Monday, August 24, 2009

Tackling Health Care Part One

OK, going to tackle health care now...big complex issue, divisive, gives rise to great emotion and some irrational behaviour. My friend John, the BikeHiker is involved in an initiative called Forty Days for Health Care. This initiative apparently got a mention on Fox News and John's email and comment portals were inundated with rude and inappropriate emails. This makes it a little bit personal for me, as John is a friend. We need to be free to discuss without concern for our safety or being slammed on the Internet. In addition, three forums are coming up this week, for information and exchange of ideas. Here are the details:

Health Care Forums

Claire McCaskill will have a health forum today at 4:30 pm at Swinney Recreation Center on the UMKC campus. You had better be reading this on your BlackBerry, Palm or iPhone 'cause if you ain't there now, you ain't gonna get in. Senator McCaskill is the only democrat with any brass around here. She has not been shy about having forums and getting down and dirty with the people. I probably agree with her about 5% of the time, but I like her; she has integrity and guts.

Church of the Resurrection, 13720 Roe Avenue, Leawood KS
Tuesday, August 25, 7 pm, Sanctuary
Live webstreaming at
Join us for the opportunity to listen in as a panel of professionals discuss the challenges faced by people who cannot afford health care and the issue of health care reform. Panel participants are:
Sam Turner, CEO, Shawnee Mission Medical Center
Myra Christopher, President and CEO, The Center for Practical BioEthics
Keith Wisdom, CFO, United Health Care Midwest
Rick Kahle, President, Employee Benefits, Lockton Insurance
Hilda Fuentes, CEO, Samuel Rodgers Health Center
Dr. Ritch Richardson, Emergency Room Physician, Johnson CountyEMS Director
Dr. Bill Reed, chair of the department of cardiovascular disease and a member of the Kansas Health Authority board will be helping to craft the questions for the discussion.

On Thursday, August 27, KMBZ radio will be putting on a forum at Rockhurst College. I hope. There's a graphic on the web site but no info.

Two more things to stick here before we proceed. One is a link to a story that Tony's Kansas City found about a doc right here in KC metro. The story is from a British paper, The Guardian.
The second is this essay on socialism that I found on World Net Daily. It's really interesting and I think right on the button, from Pretty dense stuff but worth the read. Print it off and mark it up.

If you read the Political Affairs article, you will see how our governance is a combination of private and public or collective. Companies make private decisions that help their profit picture and benefit stakeholders, but often conduct business under collective government rules. Rules about pay, worker safety and accident compensation; rules like health department inspections of restaurants, gas mileage for the cars our car companies build, standards for construction contractors to adhere to, that kind of thing. Our corporate entities are not totally free to do whatever they want. Then there are fully public organizations or services who are supervised in full by elected officials (our representatives, senators and president) or their proxies; things like Medicare, the VA system, police and fire departments, water services and so on. It's a real mixture: private contractors sometimes perform public/socialist/collective services, and there are hybrids, like GM and Chrysler in their current configuration. I think it is important to understand what we are talking about when we sling around words like "socialism."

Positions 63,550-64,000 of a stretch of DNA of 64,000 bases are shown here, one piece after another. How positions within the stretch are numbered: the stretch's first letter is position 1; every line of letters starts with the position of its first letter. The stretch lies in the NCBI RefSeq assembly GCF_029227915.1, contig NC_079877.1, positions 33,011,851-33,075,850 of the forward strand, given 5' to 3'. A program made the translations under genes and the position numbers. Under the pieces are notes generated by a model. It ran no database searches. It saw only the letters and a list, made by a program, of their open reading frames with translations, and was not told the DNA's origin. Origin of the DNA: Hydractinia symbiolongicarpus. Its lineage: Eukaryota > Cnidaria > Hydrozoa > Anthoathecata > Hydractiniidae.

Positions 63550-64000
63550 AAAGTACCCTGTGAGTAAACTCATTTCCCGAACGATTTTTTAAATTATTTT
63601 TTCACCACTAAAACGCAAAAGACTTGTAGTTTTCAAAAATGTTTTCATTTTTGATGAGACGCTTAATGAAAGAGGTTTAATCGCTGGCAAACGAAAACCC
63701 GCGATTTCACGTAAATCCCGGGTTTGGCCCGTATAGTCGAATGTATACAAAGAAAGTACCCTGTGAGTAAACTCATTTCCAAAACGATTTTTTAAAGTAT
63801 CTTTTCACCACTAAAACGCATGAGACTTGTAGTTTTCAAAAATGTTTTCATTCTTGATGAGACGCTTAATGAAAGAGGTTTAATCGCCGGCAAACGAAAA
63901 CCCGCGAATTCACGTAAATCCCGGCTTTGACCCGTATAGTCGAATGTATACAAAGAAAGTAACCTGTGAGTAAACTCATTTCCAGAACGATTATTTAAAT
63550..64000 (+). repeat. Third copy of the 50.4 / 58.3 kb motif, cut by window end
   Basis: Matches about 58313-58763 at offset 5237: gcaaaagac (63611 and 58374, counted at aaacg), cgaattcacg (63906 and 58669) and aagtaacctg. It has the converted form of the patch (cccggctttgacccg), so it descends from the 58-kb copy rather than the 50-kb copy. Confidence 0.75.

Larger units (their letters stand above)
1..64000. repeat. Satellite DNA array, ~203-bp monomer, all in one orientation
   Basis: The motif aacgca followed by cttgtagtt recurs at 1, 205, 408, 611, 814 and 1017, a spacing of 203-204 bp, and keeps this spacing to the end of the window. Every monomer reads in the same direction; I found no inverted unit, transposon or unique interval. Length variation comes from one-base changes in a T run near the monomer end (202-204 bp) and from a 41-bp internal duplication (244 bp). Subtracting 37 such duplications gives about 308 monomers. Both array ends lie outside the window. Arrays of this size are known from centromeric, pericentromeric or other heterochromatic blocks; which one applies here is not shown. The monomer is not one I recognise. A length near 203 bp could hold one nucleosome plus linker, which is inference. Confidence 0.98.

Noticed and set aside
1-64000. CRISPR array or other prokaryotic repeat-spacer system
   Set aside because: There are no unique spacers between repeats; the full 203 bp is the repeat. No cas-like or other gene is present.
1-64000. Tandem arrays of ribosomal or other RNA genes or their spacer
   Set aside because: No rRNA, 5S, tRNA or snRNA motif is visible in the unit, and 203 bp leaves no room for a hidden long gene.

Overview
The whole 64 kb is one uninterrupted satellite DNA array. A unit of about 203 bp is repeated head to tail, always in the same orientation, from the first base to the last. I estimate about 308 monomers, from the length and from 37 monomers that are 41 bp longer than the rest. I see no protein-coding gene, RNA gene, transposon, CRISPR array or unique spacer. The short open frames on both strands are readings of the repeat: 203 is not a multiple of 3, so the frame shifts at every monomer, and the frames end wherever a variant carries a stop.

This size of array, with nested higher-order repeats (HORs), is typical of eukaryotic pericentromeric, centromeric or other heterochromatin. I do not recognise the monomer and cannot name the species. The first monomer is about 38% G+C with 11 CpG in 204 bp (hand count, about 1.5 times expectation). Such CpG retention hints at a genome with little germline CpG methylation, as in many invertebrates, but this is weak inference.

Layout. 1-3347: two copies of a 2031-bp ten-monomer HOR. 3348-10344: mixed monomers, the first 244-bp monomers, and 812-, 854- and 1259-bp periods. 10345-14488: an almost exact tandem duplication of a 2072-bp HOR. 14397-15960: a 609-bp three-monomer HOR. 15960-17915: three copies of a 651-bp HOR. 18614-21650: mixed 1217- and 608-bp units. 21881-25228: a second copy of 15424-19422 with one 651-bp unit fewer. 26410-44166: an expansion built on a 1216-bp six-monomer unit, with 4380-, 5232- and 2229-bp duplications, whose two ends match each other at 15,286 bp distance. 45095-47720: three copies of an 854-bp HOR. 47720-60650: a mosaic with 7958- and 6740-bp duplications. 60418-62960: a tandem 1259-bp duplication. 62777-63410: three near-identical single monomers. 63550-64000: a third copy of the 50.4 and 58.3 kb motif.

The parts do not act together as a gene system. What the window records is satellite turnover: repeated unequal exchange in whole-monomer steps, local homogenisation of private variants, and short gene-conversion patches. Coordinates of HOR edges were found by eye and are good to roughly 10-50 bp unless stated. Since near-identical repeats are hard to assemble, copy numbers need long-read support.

So with that groundwork, here is the first question I want to start with: What's wrong , if anything, with the current system?

First, yes, there is stuff wrong with the current system.

It costs too much. I mean everything about it costs too much. Insurance costs too much. Hospital room rates are too high. Acetaminophen and band aids cost too much. X-rays and MRIs cost too much.

We spend way too much money on treatments at the end of a person's life. I know this sentence will get me in lots of trouble. But people should not be treated to within the last minutes of their life, when its obvious to everyone that the illness will lead to imminent death.

The insurance system needs a lot of help. Preexisting condition rules need to be looked at. The rules concerning interstate sales are too restrictive. And, as noted above, it costs too much.

Tax rules are overly restrictive. How about deductions for the majority of medical bills, rather than starting at a certain threshold. Also, more tax advantages for health savings accounts.

We need to evaluate the tort system. Doctors practice defensive medicine all the time. I have heard experienced ER doctors fret about letting patients go, and having that patient get worse somehow, and then suing them, so patients are admitted "just in case, to CYA".

Doctor availability has become an issue. Doctors have been funneling patients to the ER for evaluation, which is expensive and inefficient.

Well, that is a short list, that if you unpack it reveals a lot of complexity. The health care system is complex. So this blogger is going to attack it piecemeal. If you have an addition to "What's wrong with the current system?" feel free to use the comment portal supplied below.

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